On the iron isotope heterogeneity of lithospheric mantle xenoliths

Implications for mantle metasomatism, the origin of basalts and the iron isotope composition of the Earth

Franck Poitrasson*, Guillaume Delpech, Michel Grégoire

*Corresponding author for this work

Research output: Contribution to journalArticle

48 Citations (Scopus)


With the aim to better understand the cause of the iron isotope heterogeneity of mantle-derived bulk peridotites, we compared the petrological, geochemical and iron isotope composition of four xenolith suites from different geodynamic settings; sub-arc mantle (Patagonia); subcontinental lithospheric mantle (Cameroon), oceanic mantle (Kerguelen) and cratonic mantle (South Africa). Although correlations were not easy to obtain and remain scattered because these rocks record successive geological events, those found between δ57Fe, Mg#, some major and trace element contents of rocks and minerals highlight the processes responsible for the Fe isotope heterogeneity. While partial melting processes only account for moderate Fe isotope variations in the mantle (<0.2 ‰, with bulk rock values yielding a range of δ57Fe ± 0.1 ‰ relative to IRMM-14), the main cause of Fe isotope heterogeneity is metasomatism (>0.9 ‰). The kinetic nature of rapid metasomatic exchanges between low viscosity melts/fluids and their wall-rocks peridotite in the mantle is the likely explanation for this large range. There are a variety of responses of Fe isotope signatures depending on the nature of the metasomatic processes, allowing for a more detailed study of metasomatism in the mantle with Fe isotopes. The current database on the iron isotope composition of peridotite xenoliths and mafic eruptive rocks highlights that most basalts have their main source deeper than the lithospheric mantle. Finally, it is concluded that due to a complex geological history, Fe isotope compositions of mantle xenoliths are too scattered to define a mean isotopic composition with enough accuracy to assess whether the bulk silicate Earth has a mean δ57Fe that is chondritic, or if it is ~0.1 ‰ above chondrites as initially proposed.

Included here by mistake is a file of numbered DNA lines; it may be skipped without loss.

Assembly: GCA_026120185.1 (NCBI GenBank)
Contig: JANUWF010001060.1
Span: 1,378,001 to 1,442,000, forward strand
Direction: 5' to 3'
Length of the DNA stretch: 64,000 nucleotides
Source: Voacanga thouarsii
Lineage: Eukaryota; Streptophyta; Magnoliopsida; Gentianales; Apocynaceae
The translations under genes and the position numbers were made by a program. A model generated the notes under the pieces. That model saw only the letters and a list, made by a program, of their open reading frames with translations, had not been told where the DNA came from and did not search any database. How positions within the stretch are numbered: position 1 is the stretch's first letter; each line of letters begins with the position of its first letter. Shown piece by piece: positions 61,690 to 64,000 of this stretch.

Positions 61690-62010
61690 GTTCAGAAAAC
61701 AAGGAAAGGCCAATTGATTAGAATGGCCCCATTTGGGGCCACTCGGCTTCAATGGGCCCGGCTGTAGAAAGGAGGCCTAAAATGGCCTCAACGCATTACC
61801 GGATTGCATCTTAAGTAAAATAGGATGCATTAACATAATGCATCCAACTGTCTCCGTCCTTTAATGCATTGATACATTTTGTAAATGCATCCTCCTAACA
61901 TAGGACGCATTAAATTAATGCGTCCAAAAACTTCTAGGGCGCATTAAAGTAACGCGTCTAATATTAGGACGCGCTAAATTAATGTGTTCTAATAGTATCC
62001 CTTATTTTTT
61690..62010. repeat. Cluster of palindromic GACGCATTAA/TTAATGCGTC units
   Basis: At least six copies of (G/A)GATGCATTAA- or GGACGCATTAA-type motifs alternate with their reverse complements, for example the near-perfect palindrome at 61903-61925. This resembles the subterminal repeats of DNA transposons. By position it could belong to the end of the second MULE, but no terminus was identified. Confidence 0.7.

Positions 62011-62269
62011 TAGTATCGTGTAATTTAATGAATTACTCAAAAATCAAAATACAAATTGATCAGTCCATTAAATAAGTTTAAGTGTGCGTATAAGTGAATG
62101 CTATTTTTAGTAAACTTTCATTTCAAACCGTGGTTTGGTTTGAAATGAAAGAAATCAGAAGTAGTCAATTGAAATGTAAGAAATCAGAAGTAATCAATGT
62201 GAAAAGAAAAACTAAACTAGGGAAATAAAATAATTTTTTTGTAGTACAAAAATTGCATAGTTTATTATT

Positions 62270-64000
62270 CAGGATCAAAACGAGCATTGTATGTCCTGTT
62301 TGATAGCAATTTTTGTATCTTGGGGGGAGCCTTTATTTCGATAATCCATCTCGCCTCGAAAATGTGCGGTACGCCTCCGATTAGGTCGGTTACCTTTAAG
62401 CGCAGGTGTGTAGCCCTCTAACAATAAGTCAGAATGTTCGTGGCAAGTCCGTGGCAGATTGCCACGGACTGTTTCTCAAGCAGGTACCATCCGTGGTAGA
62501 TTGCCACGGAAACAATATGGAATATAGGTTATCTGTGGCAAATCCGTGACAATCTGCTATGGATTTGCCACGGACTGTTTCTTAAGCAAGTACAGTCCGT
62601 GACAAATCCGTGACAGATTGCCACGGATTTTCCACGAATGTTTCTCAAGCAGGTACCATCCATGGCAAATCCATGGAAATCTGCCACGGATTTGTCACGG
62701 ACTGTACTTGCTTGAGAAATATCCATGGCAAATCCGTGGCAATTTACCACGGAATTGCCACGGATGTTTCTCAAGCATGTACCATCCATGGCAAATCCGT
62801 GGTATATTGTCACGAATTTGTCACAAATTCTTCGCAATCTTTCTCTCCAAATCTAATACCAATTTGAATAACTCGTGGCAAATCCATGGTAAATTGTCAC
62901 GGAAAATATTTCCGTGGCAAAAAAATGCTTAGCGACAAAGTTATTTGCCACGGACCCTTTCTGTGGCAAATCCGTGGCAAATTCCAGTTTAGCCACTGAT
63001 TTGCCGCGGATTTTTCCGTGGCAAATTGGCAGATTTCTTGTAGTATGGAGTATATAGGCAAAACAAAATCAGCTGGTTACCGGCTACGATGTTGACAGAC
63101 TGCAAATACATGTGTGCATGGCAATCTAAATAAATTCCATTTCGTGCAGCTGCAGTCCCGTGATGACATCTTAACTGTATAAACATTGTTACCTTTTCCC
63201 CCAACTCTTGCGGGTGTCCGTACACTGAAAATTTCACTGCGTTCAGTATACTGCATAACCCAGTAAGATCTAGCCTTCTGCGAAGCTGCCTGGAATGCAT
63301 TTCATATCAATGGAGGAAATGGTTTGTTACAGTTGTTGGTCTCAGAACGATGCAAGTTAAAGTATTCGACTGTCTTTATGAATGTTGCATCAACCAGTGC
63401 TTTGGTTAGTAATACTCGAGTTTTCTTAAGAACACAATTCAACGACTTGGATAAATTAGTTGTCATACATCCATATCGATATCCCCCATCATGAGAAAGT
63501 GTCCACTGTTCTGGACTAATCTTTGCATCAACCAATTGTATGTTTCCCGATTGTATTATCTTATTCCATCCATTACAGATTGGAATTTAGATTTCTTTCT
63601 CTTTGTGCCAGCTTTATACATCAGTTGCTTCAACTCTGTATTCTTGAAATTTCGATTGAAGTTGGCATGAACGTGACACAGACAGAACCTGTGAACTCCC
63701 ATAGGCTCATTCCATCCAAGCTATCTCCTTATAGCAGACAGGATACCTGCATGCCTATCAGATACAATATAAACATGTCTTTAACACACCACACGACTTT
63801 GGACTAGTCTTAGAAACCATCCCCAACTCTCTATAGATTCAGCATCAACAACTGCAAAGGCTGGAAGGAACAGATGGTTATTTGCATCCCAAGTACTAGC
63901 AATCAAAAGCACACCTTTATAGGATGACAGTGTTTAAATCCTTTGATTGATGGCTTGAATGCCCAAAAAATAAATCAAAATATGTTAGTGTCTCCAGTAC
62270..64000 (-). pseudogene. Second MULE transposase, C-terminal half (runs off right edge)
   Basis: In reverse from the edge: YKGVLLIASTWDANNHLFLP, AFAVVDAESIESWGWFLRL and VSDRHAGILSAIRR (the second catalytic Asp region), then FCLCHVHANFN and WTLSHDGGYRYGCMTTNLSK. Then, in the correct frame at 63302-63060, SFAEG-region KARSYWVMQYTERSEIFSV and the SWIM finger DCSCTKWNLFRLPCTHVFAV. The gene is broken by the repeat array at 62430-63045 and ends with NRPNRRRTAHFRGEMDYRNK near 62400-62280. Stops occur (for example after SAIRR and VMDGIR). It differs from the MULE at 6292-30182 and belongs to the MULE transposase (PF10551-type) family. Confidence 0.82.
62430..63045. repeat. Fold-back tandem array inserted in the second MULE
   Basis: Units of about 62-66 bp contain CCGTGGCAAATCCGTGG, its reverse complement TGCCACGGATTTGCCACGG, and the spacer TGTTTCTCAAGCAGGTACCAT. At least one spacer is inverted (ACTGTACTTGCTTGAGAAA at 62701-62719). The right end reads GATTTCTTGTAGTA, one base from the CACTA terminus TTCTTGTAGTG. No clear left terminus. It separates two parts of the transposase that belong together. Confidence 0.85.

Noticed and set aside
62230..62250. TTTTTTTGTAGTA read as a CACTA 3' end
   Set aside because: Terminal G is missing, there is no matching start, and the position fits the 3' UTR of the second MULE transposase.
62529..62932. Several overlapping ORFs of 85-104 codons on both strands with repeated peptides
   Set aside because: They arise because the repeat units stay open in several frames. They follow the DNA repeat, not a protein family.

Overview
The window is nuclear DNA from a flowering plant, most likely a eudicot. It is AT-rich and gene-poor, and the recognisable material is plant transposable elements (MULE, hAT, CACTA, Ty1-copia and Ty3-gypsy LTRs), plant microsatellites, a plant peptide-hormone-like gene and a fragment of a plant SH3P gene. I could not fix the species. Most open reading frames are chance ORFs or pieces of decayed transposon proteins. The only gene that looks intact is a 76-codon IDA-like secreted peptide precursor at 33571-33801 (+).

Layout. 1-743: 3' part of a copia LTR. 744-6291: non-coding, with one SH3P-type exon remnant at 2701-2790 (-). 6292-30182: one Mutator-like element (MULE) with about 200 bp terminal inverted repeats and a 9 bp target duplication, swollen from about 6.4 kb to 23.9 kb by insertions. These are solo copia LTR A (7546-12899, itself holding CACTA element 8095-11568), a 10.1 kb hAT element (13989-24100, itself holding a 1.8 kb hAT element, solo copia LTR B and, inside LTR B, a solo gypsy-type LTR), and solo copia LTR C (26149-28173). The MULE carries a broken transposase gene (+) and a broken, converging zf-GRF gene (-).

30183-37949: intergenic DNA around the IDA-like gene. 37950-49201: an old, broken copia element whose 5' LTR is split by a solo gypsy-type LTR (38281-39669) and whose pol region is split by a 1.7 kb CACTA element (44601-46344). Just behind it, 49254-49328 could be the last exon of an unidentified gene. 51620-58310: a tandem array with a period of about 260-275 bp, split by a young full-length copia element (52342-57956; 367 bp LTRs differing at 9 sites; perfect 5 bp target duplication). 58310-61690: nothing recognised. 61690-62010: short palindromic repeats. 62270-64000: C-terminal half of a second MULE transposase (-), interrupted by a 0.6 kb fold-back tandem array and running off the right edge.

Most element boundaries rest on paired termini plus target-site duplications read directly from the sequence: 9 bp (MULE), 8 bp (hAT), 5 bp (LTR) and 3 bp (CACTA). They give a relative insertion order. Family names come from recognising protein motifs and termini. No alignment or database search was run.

Original languageEnglish
Pages (from-to)1243-1258
Number of pages16
JournalContributions to Mineralogy and Petrology
Issue number6
Publication statusPublished - Jun 2013
Externally publishedYes


  • Iron isotopes
  • Mantle peridotites
  • Melt extraction
  • Metasomatism

Fingerprint Dive into the research topics of 'On the iron isotope heterogeneity of lithospheric mantle xenoliths: Implications for mantle metasomatism, the origin of basalts and the iron isotope composition of the Earth'. Together they form a unique fingerprint.

  • Cite this